The Bottom Line

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The Paul Albrechtsen Foundation Inc. is generously matching donations made this month up to $25,000.

Raising awareness and funds in support of colorectal cancer.

March is colorectal cancer awareness month, which makes it a great time to talk about the disease and raise awareness and funds in support of treatment and advancements.

Colorectal cancer is one the most commonly diagnosed cancers in Manitoba. Over 900 men and women will be diagnosed annually, and more than 300 people will die from the disease. Early detection and research are key to Manitobans surviving a colorectal diagnosis.

Please watch this video to learn more about CancerCare Manitoba’s leading-edge colorectal cancer research.

Some of the world’s best and brightest cancer researchers are working right here in Manitoba.

They are making discoveries that are helping save lives. The funding provided by the Foundation to support this critical research is only possible because of donor generosity.

Important discoveries are being made at CancerCare Manitoba’s Research Institute which will lead to new advances in the treatment of colorectal cancer.

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When colon cancer is found in the earliest stage, there is over a 90 per cent chance of survival.

Chris Milton was diagnosed with colorectal cancer in 2013, and underwent surgery for it in 2014. Instead of treating his experience like something that should be kept secret and hidden away from people, he openly talks about what he went through to anyone who is curious. He shares insights into his own battle, or talks with others who’ve been diagnosed with cancer and learns from them.

“I rarely have trouble talking about the thing that’s obvious in the room that nobody else wants to talk about,” he says. “If anyone seems to be uncomfortable about asking me about cancer, I’ll bring it up. The conversation is really important.”

Through these conversations a common thread emerged for Chris. “I’ve talked to many people diagnosed with cancer, and they are extraordinarily fearful. The overwhelming thing that I think everybody deals with is fear,” he said. But by speaking with people who wanted to know more, he could break down those barriers of fear, and make the disease less scary.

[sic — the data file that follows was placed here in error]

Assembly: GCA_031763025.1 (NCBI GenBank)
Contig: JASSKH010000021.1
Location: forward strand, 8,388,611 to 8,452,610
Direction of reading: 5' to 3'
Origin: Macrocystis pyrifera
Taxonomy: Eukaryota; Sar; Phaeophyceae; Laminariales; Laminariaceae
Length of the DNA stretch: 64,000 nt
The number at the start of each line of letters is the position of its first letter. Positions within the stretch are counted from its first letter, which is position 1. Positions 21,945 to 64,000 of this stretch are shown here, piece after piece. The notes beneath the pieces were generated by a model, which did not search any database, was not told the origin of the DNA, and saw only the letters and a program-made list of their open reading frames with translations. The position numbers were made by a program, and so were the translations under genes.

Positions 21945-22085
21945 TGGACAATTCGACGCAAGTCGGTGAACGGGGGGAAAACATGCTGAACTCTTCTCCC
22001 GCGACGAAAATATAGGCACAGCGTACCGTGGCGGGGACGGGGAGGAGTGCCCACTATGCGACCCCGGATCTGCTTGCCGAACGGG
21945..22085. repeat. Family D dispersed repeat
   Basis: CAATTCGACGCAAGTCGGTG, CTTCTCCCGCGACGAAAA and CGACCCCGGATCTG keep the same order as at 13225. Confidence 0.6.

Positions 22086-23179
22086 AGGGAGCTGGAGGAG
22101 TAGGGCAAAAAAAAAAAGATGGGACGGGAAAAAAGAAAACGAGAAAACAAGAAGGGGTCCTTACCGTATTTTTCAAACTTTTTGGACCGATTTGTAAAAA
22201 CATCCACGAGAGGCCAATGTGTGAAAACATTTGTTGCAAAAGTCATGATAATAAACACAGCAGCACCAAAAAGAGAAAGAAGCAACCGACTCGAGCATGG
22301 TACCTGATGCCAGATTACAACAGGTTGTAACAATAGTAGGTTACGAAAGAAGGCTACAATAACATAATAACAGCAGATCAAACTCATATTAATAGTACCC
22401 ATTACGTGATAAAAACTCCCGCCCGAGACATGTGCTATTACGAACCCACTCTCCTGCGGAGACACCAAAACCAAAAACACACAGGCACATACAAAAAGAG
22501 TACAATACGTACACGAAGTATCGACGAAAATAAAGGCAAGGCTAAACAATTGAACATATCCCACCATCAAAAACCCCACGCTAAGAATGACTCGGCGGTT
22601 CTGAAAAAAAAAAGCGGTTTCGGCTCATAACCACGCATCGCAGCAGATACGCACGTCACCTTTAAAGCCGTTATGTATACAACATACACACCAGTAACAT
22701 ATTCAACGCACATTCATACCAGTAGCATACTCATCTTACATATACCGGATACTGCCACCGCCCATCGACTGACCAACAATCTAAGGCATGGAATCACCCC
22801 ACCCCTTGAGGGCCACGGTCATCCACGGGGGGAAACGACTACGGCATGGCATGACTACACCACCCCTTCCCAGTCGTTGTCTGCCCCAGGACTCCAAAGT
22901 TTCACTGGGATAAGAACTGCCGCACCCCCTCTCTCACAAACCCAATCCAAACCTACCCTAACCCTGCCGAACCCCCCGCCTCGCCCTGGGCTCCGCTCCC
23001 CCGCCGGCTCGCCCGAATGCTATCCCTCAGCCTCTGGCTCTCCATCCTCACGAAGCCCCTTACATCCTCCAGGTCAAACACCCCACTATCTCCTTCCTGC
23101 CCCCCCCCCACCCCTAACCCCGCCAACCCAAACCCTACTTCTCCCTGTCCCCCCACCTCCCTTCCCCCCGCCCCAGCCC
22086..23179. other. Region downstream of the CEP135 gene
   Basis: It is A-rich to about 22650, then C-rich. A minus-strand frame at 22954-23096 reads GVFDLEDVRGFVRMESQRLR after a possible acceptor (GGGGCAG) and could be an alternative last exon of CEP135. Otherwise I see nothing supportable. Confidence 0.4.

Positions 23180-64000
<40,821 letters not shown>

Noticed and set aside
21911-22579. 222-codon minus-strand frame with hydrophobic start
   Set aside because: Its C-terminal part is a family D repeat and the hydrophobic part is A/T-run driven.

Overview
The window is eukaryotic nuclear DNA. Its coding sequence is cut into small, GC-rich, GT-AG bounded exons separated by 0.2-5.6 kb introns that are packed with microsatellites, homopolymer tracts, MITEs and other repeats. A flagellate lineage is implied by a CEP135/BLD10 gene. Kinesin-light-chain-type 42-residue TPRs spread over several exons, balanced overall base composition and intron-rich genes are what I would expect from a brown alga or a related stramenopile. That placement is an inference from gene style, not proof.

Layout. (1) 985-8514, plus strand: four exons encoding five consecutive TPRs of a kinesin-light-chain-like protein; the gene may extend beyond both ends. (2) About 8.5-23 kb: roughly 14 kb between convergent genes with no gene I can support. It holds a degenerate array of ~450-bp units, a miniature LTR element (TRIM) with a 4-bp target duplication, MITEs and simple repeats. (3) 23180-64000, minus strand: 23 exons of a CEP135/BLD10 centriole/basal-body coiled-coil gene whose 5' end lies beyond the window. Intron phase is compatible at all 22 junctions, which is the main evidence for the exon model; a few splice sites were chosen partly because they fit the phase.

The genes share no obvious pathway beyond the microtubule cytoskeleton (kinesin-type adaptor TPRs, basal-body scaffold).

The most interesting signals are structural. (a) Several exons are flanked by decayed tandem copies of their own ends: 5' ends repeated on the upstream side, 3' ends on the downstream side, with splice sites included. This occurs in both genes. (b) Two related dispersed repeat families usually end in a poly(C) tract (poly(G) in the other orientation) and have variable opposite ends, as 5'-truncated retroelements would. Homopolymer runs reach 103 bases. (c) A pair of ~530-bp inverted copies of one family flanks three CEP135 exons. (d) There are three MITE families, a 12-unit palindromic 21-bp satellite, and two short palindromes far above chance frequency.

“If everyone seems uncomfortable about asking me about cancer, I’ll bring it up.”

This is what The Bottom Line is all about – having conversations with friends, neighbours, coworkers, and of course, family. The more we raise awareness about colorectal cancer, the better we can fight it as a community.

“My big regret is I cancelled an important medical appointment that took me out of the loop for a follow up. Had I gone for the procedure, it might have resulted in a different outcome in my life today. I chickened out of it,” Chris says.

Early detection and research are key to Manitobans surviving a colorectal cancer diagnosis. When colon cancer is found in the earliest stage, there is over a 90 per cent chance of survival. Chris’ cancer has had a bit of metastasis, but he says he’s doing great now.

“I’m grateful for an enormous number of things in my life today, but the thing I’m probably most grateful for is the fact I have a great understanding of quality versus anything else. And to be honest, my CancerCare Manitoba experience continues to reinforce that.”

Let’s follow Chris’ example and keep the conversation going. Please show support for Manitobans facing a colorectal cancer diagnosis by donating today.

Click here to donate, and watch your gift have twice the impact, as The Paul Albrechtsen Foundation Inc. is generously matching donations up to $25,000 for The Bottom Line.

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